Stack Overflow is a community of 4.7 million programmers, just like you, helping each other.

Join them; it only takes a minute:

Sign up
Join the Stack Overflow community to:
  1. Ask programming questions
  2. Answer and help your peers
  3. Get recognized for your expertise



b1 = svn branch 1
b2 = svn branch 2

I am not able to understand the difference in :

  1. If I merge a branch b1 with branch b2

  2. If I create a patch by diffing b1 and b2 using tool like meld or beyond compare, and then apply that patch on b2

Is that exactly same / similar ?

If yes, then why is that I can do step 2 offline [ Without internet ] and step 1 can only be done online with svn merge ?

Please explain !!

share|improve this question
up vote 0 down vote accepted

Here is an example showing the fundamental difference between diffing and merging (we are not even talking about SVN):

Suppose you have a file F both in b1 and b2. F has an extra line in b1, but not in b2. Diffing will give you a different result depending on whether you diff b1/F b2/F or diff b2/F b1/F. In one case it will tell you that the line was deleted, in the other - that it was added. So which patch are you going to apply?

Merge (even if it a regular no-svn merge) is done relative to the 3rd source - usually the common ancestor. Then you usually can tell if the line was added or deleted - if it is in the ancestor it was deleted, if not - added.

In other words, merging is applying changes from both b1 and b2. Simple diffing can't know what changes took place - there is no 3rd source.

Now, if you do have the common source as well - you can achieve the result similar to svn merge. You can even argue that sometimes SVN is a real pest by screaming that you have a conflict when the exact same change was applied to both branches. Theoretically one can come with examples when offline merge won't give you the right result, they mostly apply to not recognizing conflicts. Besides SVN does some useful bookeeping of merges.

So if absolutely necessary, you can do this: keep a copy of the common source b; when you need to merge b1 into b2: diff b1 b and apply the patch to b2.

Better yet (as I mentioned previously) use Git or Mercurial.

share|improve this answer
I want to use GIT - But my company uses svn. Anyways that is not important. If identical files cause conflict on svn and not on patching - So, that is a side-effect of svn rather something useful. Anyways.. so the output of step 1 and step 2, will there be any difference at all ? Does svn knows about merges ? I mean does svn knows that a merge happened or are the changes are simply changes which were committed ? – Yugal Jindle May 4 '12 at 8:32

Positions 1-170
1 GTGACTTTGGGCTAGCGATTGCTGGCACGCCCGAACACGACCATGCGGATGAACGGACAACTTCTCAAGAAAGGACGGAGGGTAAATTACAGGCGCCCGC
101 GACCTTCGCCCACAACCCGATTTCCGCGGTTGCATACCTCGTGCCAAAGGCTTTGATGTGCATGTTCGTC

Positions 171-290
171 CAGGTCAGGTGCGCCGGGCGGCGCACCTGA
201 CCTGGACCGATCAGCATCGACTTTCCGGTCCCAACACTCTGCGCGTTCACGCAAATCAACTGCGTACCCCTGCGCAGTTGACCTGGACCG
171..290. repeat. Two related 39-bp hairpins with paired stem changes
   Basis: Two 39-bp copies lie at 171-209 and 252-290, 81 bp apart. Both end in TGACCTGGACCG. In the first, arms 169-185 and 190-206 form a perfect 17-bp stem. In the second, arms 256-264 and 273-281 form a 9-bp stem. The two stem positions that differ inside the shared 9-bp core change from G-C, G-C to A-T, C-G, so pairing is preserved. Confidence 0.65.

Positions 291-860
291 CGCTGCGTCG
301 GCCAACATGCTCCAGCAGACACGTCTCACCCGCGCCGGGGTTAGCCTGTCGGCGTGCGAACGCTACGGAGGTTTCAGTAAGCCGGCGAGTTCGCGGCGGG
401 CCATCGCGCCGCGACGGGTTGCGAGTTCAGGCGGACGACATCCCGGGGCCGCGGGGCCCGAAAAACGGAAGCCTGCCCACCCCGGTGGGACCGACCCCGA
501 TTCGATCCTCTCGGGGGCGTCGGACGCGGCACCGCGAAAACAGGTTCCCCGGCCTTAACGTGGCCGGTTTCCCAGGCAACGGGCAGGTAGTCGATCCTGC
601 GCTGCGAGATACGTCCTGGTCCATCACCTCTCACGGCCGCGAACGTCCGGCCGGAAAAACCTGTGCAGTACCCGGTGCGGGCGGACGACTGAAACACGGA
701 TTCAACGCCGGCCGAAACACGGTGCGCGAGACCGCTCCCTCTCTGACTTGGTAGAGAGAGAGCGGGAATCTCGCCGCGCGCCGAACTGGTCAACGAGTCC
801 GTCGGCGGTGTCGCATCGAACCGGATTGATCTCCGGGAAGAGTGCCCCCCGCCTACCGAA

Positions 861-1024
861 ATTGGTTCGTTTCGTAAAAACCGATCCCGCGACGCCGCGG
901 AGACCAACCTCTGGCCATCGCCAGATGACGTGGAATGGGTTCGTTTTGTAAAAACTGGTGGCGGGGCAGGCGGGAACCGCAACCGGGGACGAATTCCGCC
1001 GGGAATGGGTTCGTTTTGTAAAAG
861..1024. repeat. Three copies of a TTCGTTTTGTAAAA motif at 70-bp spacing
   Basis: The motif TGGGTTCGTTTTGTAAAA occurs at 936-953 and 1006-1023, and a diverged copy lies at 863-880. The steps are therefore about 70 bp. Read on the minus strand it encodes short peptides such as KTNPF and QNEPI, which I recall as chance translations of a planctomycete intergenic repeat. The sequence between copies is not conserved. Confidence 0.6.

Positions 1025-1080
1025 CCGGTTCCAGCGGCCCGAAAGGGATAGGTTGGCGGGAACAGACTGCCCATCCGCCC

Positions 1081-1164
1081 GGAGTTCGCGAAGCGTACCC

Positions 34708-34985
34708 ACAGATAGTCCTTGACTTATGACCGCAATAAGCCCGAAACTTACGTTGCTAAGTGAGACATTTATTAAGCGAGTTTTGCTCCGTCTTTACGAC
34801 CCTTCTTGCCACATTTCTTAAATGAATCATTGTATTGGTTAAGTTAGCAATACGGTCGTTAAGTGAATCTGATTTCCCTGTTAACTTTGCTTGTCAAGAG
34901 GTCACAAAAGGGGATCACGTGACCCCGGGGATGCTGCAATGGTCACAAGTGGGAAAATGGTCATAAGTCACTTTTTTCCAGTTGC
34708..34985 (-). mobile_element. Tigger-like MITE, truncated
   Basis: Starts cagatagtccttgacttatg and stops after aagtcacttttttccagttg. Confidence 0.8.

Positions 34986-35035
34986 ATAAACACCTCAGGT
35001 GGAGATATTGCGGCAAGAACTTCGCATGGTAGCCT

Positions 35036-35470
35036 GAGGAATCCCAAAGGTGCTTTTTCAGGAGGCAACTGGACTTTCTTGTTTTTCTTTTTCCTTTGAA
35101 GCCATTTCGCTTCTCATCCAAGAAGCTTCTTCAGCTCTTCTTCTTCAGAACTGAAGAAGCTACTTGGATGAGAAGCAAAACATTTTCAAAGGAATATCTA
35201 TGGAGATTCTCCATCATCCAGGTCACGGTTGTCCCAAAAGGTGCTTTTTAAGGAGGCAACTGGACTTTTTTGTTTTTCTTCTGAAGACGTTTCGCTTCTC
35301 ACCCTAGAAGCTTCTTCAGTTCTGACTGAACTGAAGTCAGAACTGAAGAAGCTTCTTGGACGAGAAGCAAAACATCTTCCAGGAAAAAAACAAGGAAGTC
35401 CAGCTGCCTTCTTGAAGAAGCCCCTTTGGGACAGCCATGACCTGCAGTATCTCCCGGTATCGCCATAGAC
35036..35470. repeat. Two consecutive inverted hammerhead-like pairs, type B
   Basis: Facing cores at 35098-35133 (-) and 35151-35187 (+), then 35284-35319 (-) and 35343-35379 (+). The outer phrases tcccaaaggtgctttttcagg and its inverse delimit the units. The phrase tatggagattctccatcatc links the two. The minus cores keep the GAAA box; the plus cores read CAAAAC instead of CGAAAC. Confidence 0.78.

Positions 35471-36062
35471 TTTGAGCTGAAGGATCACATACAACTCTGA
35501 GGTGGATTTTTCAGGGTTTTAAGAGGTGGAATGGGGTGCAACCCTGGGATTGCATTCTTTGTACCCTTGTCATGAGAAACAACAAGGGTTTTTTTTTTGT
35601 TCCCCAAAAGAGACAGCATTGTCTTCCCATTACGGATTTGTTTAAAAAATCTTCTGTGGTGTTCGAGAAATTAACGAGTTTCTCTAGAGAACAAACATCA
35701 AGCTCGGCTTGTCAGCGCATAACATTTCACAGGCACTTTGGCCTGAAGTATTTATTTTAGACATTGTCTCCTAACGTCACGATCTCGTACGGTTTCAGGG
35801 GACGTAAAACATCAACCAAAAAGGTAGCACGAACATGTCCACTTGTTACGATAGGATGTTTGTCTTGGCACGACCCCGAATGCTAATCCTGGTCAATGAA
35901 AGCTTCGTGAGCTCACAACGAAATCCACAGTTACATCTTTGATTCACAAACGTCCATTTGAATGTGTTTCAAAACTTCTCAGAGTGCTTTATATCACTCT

Yes, they may be different: b1==b (the original), a line is deleted in b2. Diffing b1 and b2 and patching b2 puts that line back! But it is not what you want. The merge will keep the line deleted. Also SVN does know that the merge happened, but only if you do svn merge, not 'outside' merge. – malenkiy_scot May 4 '12 at 9:21
How does svn knows that a merge happened.. ? Even if it does even then, does that matter ? Since we can revert the changes in either case. [ Merged / Patched ] So.. how does that info helps ? – Yugal Jindle May 4 '12 at 9:51
It worth noting that svn merge since some version (1.5?) records the merged URL and the range of revisions in a special property, svn:mergeinfo which allows Subversion to track what was already merged and thus facilitate what's called "reintegration" -- when developments done on a branch are periodically merged into some other branch, because Subversion is able to know the "merge base" by looking at svn:mergeinfo. – kostix May 4 '12 at 12:03
@kostix, that's the main thing that I meant by "useful bookkeeping", but I did not want to stray too much from the original question. Thank you for spelling it out. Yugal, please read the section on merges in Version Control with Subversion. Maybe there is a better source that explains SVN merging (it took me a couple of months before I felt sufficiently comfortable with it). But all the information is there. – malenkiy_scot May 4 '12 at 13:23

Your Answer


By posting your answer, you agree to the privacy policy and terms of service.

Not the answer you're looking for? Browse other questions tagged or ask your own question.